Specification of software for safety critical, embedded computer
systems has been widely addressed in literature. To achieve the high
level of confidence in a specification's correctness necessary in many
applications, manual inspections, formal verification, and simulation
must be used in concert. Researchers have successfully addressed
issues in inspection and verification; however, results in the areas
of execution and simulation of specifications have not made as
large an impact as desired.
In this paper we present an approach to specification-based
prototyping which addresses this issue. It combines the advantages
of rigorous formal specifications and rapid systems prototyping. The
approach lets us refine a formal executable model of the system
requirements to a detailed model of the software
requirements. Throughout this refinement process, the specification is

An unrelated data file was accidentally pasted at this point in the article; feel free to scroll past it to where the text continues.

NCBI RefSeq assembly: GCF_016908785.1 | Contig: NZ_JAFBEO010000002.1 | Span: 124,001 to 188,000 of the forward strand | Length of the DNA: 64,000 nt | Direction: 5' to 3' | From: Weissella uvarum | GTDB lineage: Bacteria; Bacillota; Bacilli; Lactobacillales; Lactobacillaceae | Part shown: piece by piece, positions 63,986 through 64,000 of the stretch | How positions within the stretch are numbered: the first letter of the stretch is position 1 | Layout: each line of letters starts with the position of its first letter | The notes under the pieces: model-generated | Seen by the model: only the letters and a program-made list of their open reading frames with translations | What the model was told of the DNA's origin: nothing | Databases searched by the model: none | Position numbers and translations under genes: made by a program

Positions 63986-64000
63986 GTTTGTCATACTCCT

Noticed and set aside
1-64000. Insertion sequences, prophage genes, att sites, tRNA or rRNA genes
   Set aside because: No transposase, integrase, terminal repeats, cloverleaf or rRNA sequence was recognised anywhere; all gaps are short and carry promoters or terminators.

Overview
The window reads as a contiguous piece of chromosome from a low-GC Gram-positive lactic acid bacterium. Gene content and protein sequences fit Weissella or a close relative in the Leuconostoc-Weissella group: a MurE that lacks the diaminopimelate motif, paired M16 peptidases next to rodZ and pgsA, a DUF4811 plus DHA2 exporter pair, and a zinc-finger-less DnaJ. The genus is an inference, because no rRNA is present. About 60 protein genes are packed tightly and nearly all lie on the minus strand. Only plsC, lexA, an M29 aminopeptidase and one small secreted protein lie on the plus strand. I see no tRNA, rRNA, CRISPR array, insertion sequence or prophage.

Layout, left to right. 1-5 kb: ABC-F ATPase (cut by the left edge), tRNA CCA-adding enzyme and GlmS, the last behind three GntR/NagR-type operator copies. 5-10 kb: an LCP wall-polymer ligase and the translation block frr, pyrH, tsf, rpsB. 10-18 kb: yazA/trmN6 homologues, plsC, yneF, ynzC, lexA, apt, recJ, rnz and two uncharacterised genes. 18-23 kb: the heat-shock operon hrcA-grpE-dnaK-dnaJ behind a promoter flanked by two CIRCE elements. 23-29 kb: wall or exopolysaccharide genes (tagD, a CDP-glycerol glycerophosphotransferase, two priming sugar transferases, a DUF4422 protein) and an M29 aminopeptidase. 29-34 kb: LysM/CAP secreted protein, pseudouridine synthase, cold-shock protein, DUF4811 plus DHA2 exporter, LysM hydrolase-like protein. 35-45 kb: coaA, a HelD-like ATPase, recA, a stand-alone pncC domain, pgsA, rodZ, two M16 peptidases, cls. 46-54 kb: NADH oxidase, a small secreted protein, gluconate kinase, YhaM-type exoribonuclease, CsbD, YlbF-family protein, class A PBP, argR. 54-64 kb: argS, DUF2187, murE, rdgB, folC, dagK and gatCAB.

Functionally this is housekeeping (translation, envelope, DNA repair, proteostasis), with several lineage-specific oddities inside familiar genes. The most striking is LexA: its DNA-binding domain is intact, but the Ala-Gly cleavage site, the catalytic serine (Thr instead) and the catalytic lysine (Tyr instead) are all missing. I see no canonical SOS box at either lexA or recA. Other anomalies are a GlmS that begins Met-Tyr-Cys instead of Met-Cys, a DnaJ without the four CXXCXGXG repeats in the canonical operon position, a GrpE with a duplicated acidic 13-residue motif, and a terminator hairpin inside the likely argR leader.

used as a prototype of the proposed software. Thus, we guarantee that
the formal specification of the system is always consistent with the
observed behavior of the prototype. The approach is supported with the
Nimbus environment, a framework that allows the formal specification
to execute while interacting with software models of its embedding
environment or even the physical environment itself
Foundations of Software Engineering, Toulouse, France, September, 1999
Associated research group: Critical Systems Research Group
Thompson, Jeffrey; Heimdahl, Mats; Miller, Steven.
Specification-Based Prototyping for Embedded Systems.
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